Suntelligence: How Sun Smart is Your City?
Congratulations to the biggest winners – Hartford, Salt Lake City and Denver – which ranked No. 1, 2 and 3. Yet Cleveland, Chicago and Pittsburgh fell to the bottom of the sun-smart spectrum with rankings of 24, 25 and 26, respectively.
Early detection is key to skin cancer survival. When they examined skin cancer detection behaviors, 59% nationally had never been screened for skin cancer by a health-care provider. A staggering 69% of Pittsburgh respondents and 67% of Chicagoans admitted that they had never had an examination – putting them at greater risk for deadly melanomas and other forms of skin cancer.
To minimize your risk of skin cancer, the AAD recommends that everyone Be Sun SmartÂ®:
- Generously apply a broad-spectrum water-resistant sunscreen with a Sun Protection Factor (SPF) of at least 30 to all exposed skin. â€œBroad-spectrumâ€ provides protection from both ultraviolet A (UVA) and ultraviolet B (UVB) rays. Re-apply every 2 hours, even on cloudy days, and after swimming or sweating.
- Wear protective clothing – long-sleeved shirt, pants, wide-brimmed hat and sunglasses.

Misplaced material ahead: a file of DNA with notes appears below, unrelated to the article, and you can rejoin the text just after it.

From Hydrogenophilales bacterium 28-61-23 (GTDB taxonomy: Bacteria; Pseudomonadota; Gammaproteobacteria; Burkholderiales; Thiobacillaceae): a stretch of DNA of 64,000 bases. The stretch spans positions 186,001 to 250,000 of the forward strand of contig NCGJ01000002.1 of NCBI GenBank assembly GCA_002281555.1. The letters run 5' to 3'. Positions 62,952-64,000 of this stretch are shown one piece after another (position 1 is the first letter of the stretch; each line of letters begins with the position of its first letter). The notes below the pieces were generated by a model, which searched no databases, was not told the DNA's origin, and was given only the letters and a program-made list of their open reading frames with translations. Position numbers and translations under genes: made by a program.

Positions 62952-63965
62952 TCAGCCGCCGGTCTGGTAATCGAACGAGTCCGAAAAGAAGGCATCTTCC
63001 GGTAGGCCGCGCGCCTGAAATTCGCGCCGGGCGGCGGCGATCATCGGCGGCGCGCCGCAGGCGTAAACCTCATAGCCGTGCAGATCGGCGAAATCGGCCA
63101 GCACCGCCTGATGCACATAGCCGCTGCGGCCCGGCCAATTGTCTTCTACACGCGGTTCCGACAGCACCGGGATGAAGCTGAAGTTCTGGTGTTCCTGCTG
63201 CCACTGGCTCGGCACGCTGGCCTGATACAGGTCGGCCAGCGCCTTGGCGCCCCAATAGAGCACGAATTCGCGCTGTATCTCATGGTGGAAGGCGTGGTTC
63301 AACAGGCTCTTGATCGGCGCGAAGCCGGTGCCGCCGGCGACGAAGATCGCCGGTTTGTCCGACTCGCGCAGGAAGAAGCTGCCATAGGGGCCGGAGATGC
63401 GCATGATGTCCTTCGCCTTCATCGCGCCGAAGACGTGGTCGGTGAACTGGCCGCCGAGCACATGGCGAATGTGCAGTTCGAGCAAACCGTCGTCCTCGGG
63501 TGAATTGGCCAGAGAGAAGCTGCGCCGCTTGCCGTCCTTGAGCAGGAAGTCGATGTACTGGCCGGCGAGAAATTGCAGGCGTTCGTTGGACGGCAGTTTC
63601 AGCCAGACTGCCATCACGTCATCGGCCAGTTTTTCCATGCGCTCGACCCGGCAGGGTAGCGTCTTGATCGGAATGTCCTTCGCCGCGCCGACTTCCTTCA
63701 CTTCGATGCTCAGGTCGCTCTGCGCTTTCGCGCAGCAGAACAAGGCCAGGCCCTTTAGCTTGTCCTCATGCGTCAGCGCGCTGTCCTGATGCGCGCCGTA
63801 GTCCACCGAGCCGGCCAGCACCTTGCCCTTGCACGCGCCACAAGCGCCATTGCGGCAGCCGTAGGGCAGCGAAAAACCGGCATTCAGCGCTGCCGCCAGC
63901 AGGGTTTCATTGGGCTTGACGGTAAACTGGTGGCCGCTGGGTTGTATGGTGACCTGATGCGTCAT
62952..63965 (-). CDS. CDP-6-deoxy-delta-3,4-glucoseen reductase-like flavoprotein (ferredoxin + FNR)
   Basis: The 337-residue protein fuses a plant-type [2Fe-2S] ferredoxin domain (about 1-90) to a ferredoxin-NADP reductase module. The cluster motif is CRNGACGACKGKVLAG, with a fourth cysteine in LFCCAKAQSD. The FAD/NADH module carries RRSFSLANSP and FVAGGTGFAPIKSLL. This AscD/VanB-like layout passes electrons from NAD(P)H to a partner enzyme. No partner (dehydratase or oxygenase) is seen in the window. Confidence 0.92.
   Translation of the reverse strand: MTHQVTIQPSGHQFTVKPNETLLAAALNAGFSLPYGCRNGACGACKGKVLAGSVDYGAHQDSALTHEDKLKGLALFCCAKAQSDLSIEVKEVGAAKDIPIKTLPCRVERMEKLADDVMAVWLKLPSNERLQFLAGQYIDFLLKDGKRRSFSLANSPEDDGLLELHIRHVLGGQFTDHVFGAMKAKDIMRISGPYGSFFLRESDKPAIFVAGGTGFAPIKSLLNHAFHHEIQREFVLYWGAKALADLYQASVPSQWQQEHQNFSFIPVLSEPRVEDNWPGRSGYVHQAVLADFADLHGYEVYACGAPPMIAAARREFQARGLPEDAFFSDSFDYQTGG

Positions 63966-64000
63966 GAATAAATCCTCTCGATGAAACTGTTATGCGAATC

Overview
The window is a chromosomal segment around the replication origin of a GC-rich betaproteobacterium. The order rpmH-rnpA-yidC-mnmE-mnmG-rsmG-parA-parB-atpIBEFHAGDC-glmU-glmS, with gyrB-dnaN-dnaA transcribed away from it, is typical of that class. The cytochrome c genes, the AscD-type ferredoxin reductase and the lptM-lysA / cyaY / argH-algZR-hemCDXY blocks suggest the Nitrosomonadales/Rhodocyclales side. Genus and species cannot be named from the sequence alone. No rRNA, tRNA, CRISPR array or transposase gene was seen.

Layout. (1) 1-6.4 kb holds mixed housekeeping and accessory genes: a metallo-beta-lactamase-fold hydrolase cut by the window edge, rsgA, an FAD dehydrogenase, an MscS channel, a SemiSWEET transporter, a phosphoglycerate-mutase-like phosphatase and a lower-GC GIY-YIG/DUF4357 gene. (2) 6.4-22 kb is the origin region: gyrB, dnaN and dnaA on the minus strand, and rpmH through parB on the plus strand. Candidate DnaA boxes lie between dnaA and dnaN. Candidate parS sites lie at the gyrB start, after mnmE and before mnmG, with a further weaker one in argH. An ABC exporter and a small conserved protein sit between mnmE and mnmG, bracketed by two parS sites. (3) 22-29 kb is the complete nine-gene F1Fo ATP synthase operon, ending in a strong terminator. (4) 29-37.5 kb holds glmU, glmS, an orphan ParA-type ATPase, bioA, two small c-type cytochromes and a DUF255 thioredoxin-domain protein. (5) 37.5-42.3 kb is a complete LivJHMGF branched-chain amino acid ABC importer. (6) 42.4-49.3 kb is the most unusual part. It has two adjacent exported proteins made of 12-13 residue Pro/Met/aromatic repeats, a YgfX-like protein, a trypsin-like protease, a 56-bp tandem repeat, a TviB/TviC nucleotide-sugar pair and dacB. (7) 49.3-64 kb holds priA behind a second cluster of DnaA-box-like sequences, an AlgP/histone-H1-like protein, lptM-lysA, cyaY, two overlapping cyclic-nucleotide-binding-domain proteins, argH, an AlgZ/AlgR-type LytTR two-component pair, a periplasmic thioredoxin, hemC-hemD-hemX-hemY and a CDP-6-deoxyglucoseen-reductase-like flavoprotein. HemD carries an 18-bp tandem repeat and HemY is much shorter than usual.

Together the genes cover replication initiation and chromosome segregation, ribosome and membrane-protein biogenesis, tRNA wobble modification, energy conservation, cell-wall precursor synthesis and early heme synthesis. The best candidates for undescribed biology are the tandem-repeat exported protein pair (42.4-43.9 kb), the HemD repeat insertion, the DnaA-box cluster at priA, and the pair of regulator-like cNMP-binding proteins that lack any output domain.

- If your shadow is shorter than you are, seek shadeÂ – the sun’s rays are strongest between 10 Â and 4
- Protect children from sun exposure by playing in the shade, using protective clothing, and applying sunscreen.
- Use extra caution near water, snow and sand – which reflect the rays of the sun and can increase your chance of sunburn.
- Get your daily dose of vitamin D through a healthy diet and vitamin supplements.
- Avoid tanning beds. If you want to get a glow, use a sunless self-tanner, but continue to use sunscreen with it.
- If you notice anything changing, growing, or bleeding on your skin, see a Dermatologist.
Visit www.melanomamonday.org to take the â€œSuntelligenceâ€ survey, and find out how to perform a skin self-exam, download a body mole map or find free skin cancer screenings near you.
*The â€œSuntelligenceâ€ survey was conducted for the Academy by RH Research of Chicago from January 12 to January 31, 2010. A total of 7,116 respondents completed the online survey; more than 200 completes were conducted in each of the 26 selected MSAs (metropolitan statistical area) and an additional 1,123 completes were conducted in the U.S. outside of the MSAs. The surveyâ€™s margin of error was Â±1.2 percent for national data and Â±6.9 percent for results stratified by MSA.